Kidney cancer is a cancer that starts in the cells of the kidney. The majority of kidney cancers are renal cell carcinoma (RCC), sometimes called renal adenocarcinoma. Approximately 20% of tumours found the kidney will be benign.
Most commonly the tumour will be confined to the kidney. In almost all cases, only a single kidney is affected.
Kidney cancer makes up about 2.5% of all cancers and is the 10th most common cancer in Australia. The risk of kidney cancer increases with age, most commonly occurring in people over the age of 40 years. Men are almost twice as likely to be diagnosed with kidney cancer as women are.
There are several types of renal cell carcinoma, based on the way the cells look under the microscope. The most common RCC is clear cell carcinoma.
The are no known causes of kidney cancer however several factors may increase the risk of a person developing kidney cancer:
• Family history – People who have family members with kidney cancer, especially a sibling, are at increased risk.
• Inherited conditions – About 3–5% of kidney cancers occur in people with particular inherited syndromes, including von Hippel-Lindau disease, hereditary papillary RCC and Birt-Hogg-Dubé syndrome.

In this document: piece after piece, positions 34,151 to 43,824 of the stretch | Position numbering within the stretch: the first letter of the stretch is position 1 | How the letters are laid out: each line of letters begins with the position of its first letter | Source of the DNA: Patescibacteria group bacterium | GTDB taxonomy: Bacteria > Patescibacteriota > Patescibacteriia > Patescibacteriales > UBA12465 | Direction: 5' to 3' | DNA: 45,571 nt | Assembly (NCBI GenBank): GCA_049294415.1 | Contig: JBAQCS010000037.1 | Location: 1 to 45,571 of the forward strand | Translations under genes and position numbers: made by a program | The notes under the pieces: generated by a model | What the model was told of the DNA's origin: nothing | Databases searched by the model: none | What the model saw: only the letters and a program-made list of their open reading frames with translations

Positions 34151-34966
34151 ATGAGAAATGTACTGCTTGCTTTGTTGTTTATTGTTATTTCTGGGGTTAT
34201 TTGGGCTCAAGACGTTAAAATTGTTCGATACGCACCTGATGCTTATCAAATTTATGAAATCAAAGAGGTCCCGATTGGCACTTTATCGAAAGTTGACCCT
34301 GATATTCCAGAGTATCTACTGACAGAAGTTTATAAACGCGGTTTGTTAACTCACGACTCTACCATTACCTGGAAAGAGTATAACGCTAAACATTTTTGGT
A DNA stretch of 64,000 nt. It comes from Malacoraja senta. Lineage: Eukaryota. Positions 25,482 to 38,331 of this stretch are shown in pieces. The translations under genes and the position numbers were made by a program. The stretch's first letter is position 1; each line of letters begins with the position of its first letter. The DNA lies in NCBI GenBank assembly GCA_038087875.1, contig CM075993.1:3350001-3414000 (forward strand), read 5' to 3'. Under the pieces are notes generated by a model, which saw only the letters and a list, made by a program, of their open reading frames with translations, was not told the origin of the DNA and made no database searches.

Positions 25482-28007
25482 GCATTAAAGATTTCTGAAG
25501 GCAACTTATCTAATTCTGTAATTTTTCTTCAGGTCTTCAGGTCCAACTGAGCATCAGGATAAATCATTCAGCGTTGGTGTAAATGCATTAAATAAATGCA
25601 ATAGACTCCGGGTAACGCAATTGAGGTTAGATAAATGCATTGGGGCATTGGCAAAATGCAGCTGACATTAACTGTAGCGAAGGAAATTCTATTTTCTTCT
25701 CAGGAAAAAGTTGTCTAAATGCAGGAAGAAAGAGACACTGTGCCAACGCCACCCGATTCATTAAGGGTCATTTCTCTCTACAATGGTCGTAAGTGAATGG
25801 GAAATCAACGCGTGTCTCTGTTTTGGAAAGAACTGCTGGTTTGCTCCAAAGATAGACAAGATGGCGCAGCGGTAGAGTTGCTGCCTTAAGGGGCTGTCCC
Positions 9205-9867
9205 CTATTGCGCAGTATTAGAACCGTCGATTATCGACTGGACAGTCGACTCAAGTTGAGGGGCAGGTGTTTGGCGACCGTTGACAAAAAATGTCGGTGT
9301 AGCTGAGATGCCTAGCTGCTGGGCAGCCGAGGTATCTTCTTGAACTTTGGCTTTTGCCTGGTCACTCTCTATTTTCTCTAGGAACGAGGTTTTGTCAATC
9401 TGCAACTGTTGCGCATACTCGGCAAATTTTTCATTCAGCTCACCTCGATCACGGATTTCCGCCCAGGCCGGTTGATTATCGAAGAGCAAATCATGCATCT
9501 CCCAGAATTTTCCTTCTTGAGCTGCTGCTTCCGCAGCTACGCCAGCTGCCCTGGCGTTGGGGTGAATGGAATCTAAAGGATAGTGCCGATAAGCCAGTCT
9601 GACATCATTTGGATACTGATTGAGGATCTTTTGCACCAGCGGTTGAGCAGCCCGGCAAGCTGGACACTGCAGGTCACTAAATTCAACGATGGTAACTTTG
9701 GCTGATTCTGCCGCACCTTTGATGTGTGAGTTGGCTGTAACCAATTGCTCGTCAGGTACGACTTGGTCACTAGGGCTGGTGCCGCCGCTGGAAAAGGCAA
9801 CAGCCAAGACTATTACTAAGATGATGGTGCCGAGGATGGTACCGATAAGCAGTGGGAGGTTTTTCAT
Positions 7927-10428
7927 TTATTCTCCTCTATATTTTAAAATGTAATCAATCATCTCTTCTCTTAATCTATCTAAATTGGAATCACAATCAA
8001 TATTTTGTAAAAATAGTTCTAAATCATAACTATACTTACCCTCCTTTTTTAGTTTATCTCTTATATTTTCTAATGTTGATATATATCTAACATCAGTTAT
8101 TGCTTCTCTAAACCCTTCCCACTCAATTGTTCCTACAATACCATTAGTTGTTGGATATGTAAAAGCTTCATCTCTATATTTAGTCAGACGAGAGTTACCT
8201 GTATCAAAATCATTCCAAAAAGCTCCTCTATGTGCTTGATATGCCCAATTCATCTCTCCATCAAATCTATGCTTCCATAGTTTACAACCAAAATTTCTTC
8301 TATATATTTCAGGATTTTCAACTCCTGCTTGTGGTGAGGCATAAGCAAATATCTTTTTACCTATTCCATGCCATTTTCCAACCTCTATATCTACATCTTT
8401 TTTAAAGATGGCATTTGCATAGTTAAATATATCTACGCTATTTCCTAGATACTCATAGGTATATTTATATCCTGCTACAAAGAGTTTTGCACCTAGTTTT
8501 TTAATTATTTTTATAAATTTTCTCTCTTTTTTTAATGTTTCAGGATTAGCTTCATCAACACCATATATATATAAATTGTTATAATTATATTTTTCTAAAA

Kidney cancer is generally treated by surgery to remove either the complete kidney (radical nephrectomy) or surgery to remove the tumour with a small cuff of healthy kidney (partial nephrectomy)
The surgery can generally be performed using minimally invasive techniques ( laparoscopic or robotics) ,although on occasion open surgery is necessary.
Small tumour in an older patient are often slow growing and on occasion are simply monitored rather than actively treated.
Although the majority of patients with a kidney cancer are cured by surgery, sometimes the tumour will already have spread and other treatment ( a type of chemotherapy) will be necessary.